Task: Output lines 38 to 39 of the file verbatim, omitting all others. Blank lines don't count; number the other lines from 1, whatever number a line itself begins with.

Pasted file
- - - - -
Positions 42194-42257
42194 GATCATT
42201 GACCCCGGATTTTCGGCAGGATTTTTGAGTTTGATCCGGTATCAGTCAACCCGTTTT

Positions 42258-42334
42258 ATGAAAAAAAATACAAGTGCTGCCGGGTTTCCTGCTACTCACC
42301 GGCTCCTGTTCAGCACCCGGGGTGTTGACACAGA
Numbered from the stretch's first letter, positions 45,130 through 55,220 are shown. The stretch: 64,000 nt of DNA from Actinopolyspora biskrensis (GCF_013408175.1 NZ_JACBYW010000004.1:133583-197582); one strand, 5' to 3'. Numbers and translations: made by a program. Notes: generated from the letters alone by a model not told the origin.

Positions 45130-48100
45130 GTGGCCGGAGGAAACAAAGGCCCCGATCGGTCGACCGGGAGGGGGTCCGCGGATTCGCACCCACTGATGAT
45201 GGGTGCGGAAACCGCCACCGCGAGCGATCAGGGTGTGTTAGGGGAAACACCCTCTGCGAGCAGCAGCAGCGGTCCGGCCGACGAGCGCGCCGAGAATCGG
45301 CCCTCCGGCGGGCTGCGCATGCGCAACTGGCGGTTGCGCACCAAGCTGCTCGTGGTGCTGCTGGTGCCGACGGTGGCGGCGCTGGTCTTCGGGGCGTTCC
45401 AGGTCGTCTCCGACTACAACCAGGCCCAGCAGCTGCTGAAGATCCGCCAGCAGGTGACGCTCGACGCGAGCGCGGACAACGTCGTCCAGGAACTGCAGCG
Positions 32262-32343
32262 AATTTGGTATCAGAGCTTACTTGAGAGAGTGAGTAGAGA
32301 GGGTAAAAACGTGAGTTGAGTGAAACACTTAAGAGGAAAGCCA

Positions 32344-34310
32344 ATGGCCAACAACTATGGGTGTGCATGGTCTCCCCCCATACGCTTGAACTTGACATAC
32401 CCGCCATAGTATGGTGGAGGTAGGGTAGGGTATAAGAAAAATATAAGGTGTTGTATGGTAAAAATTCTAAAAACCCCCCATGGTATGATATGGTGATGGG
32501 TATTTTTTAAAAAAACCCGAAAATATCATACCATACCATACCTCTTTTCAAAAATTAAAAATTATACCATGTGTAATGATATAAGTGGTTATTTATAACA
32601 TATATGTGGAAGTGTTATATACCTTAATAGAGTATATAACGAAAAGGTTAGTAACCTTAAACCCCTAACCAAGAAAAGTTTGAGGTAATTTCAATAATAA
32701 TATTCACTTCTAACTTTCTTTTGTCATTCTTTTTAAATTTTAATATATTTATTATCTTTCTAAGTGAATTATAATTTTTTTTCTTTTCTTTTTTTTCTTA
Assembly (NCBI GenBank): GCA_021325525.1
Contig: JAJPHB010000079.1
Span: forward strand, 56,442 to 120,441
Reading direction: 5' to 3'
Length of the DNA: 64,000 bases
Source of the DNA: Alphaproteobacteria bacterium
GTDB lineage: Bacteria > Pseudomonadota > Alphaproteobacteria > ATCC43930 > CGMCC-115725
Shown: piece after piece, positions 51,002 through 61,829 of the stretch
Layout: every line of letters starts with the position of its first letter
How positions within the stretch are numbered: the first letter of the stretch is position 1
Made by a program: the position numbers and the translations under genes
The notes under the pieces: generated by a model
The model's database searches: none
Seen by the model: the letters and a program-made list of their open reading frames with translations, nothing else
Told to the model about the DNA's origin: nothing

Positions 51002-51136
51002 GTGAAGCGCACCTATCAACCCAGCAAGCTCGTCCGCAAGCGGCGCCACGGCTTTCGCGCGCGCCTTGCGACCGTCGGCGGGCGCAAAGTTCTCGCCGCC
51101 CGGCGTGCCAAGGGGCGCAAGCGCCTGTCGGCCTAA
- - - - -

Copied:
51002 GTGAAGCGCACCTATCAACCCAGCAAGCTCGTCCGCAAGCGGCGCCACGGCTTTCGCGCGCGCCTTGCGACCGTCGGCGGGCGCAAAGTTCTCGCCGCC
51101 CGGCGTGCCAAGGGGCGCAAGCGCCTGTCGGCCTAA